Many policies include requirements that certain protective measures be taken for coverage to apply. For example, both personal and commercial lines policies often have a freezing exclusion that is waived if the insured makes reasonable efforts to maintain heat in a building or shut off the system. Other requirements impose an exclusion if a protective system is not maintained, for example, sprinkler system and burglar alarm system Protective Safeguards endorsements.

However, how these requirements are imposed can sometimes be baffling, often defying common sense. The following are real-life claims that illustrate both ends of the coverage/exclusion spectrum.

For example, a water line to an outdoor hot tub froze, causing damage to the hot tub equipment. The insurer initially denied the claim, citing the following exclusion in the homeowners policy:

Freezing of a plumbing, heating, air conditioning or automatic fire protective sprinkler system or of a household appliance, or by discharge, leakage or overflow from within the system or appliance caused by freezing. This provision does not apply if you have used reasonable care to:

(a)  Maintain heat in the building; or

(b)  Shut off the water supply and drain all systems and appliances of water….

Note that the exclusion clearly says that it does not apply if you have used reasonable care to “Maintain heat in the building.” Just as clearly, whether or not the dwelling was heated had absolutely no impact on whether or not an exterior water line/equipment might freeze. However, in policy analysis, common sense sometimes has no place. We were able to convince the adjuster, to his credit, that the policy clearly, conspicuously, and unambiguously covers freezing claims as long as heat is maintained in the building. This “non-common sense” reading can work for or against the insured, as evidenced by the following two claims.

In another claim, a business had property outside their building stolen. The commercial property policy had a Protective Safeguards endorsement attached for their burglar alarm system. The system, however, did not extend to the exterior storage yard, only the building itself. The endorsement though excluded ANY theft if the system was inoperable, as was the case that night. Needless to say, it wouldn’t have mattered if the system was operable or not for theft of property from the yard. The claim was not covered despite common sense saying that the operational condition of the burglar alarm was immaterial to the loss. Most endorsements of this type are warranties, not conditional representations, and are enforced literally.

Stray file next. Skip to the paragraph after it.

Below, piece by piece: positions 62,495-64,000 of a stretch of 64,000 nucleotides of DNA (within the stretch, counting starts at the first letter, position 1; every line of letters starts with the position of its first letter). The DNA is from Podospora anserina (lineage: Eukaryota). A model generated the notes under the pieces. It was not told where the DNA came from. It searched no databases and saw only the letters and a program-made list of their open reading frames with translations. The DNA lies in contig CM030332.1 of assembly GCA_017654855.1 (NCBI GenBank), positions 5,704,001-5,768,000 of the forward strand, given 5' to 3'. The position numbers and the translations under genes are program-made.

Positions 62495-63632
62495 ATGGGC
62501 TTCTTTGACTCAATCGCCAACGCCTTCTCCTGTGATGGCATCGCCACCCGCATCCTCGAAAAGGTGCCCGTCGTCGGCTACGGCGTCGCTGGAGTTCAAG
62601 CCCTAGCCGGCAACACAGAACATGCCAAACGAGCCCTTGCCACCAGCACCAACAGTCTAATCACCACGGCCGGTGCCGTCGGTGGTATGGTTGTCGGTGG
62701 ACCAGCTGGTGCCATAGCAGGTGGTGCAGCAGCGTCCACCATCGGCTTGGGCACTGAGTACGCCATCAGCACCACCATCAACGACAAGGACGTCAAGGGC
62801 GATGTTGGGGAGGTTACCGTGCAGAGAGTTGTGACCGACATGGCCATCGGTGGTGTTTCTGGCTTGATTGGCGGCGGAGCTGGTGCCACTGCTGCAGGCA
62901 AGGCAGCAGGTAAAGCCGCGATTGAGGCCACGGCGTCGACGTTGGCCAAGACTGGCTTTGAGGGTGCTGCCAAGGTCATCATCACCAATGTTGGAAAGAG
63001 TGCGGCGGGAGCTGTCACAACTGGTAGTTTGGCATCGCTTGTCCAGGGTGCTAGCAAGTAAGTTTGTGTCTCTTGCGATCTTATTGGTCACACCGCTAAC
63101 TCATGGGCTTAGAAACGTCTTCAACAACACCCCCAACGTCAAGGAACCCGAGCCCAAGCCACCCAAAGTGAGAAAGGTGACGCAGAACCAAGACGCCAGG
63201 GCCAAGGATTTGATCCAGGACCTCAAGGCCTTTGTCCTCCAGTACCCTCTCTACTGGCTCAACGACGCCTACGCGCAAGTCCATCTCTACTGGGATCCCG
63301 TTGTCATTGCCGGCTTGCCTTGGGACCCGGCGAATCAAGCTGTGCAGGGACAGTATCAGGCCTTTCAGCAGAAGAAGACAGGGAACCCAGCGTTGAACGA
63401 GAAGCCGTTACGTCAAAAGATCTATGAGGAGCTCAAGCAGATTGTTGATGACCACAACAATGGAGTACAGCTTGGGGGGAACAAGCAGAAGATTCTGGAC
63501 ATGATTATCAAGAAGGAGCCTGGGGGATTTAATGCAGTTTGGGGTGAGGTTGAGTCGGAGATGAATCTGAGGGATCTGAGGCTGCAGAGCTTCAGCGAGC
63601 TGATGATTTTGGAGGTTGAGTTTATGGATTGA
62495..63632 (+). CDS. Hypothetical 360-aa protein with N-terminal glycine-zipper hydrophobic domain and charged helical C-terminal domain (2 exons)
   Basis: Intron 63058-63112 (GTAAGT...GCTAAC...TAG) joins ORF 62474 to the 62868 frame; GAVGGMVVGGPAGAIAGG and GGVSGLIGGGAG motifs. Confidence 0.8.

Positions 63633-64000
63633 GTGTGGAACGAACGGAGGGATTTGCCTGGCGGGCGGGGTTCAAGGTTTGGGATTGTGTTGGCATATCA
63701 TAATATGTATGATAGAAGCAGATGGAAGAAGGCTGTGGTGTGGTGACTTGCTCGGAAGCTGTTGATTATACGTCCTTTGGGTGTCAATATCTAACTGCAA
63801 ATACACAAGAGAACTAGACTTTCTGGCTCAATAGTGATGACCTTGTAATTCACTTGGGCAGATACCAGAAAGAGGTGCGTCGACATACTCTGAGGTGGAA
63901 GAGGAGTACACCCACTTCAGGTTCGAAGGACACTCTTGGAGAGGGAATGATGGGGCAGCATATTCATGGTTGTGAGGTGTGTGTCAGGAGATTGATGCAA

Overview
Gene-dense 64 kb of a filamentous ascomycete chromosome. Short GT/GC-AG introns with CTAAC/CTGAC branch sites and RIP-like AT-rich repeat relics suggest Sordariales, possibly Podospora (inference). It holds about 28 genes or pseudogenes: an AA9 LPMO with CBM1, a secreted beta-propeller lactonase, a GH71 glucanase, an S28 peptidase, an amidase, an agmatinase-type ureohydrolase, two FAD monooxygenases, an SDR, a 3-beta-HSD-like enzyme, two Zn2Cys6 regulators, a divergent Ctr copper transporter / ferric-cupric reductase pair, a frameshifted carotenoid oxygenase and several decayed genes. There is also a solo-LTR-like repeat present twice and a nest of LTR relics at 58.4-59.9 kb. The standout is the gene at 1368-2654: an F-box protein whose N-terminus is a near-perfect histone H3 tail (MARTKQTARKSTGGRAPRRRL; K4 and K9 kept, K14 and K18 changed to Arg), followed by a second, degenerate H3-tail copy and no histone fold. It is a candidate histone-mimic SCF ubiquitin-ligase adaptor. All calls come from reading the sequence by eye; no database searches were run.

In a similar situation, an inland marine policy on a mobile wood chipper had a requirement that an operational fire extinguisher be attached to the equipment at all times. The extinguisher was removed overnight for recharging so, of course, that’s the night that vandals damaged the equipment beyond repair. Because the extinguisher was missing, the carrier denied the claim even though (1) the damage was vandalism, not fire, so the presence of the extinguisher would have done nothing to prevent the loss, and (2) even if the damage had been due to fire AND the extinguisher was there, would the vandals have used it to put out the fire they started? Of course not, but the warranty exclusion prevailed.

The two most important points of this article are that Protective Safeguards endorsements must be read carefully and followed to the letter to insure coverage and common sense doesn’t always have a place in insurance policy interpretation. If you can avoid a Protective Safeguards endorsement without sacrificing a premium discount, that may save your insured an unexpected and inexplicable loss.

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Bill Wilson

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One of the premier insurance educators in America on form, coverage, and technical issues; Founder and director of the Big “I” Virtual University; Retired Assoc. VP of Education and Research from Independent Insurance Agents & Brokers of America. Reprint Request Information